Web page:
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(Thinkstock)
(Thinkstock)

SOCIAL STUDIES

Other ‘Earths’ closer than you think Add to ...

Other Earths next door?

“The nearest potentially habitable, Earth-like planet may be a scant 13 light-years away – close enough that any hypothetical, tech-savvy inhabitants there could start enjoying the second season of The Sopranos right about now,” says The Christian Science Monitor. “Indeed, there should be at least three Earth-size planets orbiting in the habitable zones of stars within 33 light-years of Earth, according to a new analysis of data from NASA’s Kepler mission. That would put detailed studies of such planets – and the hunt for signatures of life on them – well within the reach of a new generation of space telescopes, including the James Webb Space Telescope, currently slated for launch in October, 2018.”

A drinker’s defence

“A Swedish court cited a 61-year-old man’s high tolerance for alcohol in tossing out drunken driving charges,” says United Press International. “The Ystad man was pulled over in November on his way to his night shift job and his blood-alcohol content was found to be five times the legal limit for driving, The Local.se reported. … The man admitted to drinking heavily before driving, but contended he did not feel under the influence because his heavy drinking habits had given him a high tolerance.” The man was charged with aggravated drunken driving due to his high blood-alcohol level, but the court tossed out the charges.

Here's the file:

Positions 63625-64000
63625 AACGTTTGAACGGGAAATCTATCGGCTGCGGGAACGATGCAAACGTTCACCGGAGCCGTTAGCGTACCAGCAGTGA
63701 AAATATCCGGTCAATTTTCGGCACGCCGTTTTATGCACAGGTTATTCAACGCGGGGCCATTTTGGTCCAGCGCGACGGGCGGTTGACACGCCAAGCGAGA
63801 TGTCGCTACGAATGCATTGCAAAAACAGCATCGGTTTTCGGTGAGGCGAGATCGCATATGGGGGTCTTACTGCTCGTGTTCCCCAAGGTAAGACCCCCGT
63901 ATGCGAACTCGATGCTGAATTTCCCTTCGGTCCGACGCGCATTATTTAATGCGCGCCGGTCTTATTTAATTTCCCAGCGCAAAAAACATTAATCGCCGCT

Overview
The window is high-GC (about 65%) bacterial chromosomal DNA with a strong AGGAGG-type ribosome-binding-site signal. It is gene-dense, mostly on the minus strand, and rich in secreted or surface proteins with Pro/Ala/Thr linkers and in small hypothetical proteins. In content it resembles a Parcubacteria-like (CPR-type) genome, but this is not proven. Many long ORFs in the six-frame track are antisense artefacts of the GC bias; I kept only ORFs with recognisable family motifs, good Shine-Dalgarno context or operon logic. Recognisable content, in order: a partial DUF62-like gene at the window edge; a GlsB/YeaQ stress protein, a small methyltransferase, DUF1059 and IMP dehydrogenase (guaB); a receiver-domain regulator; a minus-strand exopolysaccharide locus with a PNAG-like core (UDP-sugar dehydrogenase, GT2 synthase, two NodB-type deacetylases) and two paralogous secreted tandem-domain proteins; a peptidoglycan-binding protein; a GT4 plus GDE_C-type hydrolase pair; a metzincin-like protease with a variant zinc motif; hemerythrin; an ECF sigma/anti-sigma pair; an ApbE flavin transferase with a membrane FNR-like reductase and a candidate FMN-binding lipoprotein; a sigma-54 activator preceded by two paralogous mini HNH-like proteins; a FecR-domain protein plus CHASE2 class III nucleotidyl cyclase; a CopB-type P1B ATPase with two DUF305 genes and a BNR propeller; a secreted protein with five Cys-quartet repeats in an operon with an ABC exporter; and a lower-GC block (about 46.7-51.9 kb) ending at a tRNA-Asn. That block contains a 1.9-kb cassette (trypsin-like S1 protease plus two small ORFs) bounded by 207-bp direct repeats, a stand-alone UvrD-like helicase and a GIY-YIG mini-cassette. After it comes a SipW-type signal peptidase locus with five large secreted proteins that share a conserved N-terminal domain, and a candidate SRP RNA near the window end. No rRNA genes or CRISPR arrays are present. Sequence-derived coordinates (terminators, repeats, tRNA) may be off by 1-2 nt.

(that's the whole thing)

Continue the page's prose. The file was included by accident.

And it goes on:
The power of birthdays

“When people feel they are working with others as a team to reach a goal, they are more motivated to achieve the goal,” writes Susan Weinschenk, PhD, in Psychology Today. “But how do you make people feel connected? It might be easier than you think. Gregory Walton from Stanford found that when college students believed they shared a birthday with another student, they were more motivated to complete a task with that student and performed better on the task. He found the same effect with four- and five-year-olds. In another study, Walton had people who were part of the experiment jog in place, raising their heart rate. Participants in the study who felt they were socially connected to this person (for example, were told they had the same birthday) had an increased heart rate, too.”

How the body is renewed

“The idea that we replace every cell in our bodies every few years is a popular one – but incorrect nonetheless,” writes Luis Villazon in BBC Focus magazine. “Fat cells are replaced at about 10 per cent per year, but heart muscle cells turn over at just one per cent per year at age 25, declining to 0.5 per cent by age 70. Even if you live to be 100, you’ll still have more than half of the heart muscle cells you were born with. The neurons of the cerebral cortex and the cells in the lens of your eye are never normally replaced. … The water in your body turns over at about three litres per day. An adult has around 40 litres of body water, so that’s 7.5 per cent per day. After two years, it’s statistically unlikely that you have any of the same water molecules. But the calcium in your teeth is locked up forever.”

Look what hibernates

“Even fish can hibernate,” says Discover magazine. “Notothenia coriiceps, informally known as Antarctic cod, cuts its metabolism by two-thirds and burrows under the seabed for days at a time during dark Antarctic winters.”

Thought du jour

The best way to persuade people is with your ears – by listening to them.

Dean Rusk, U.S. secretary of state (1903-94)

 

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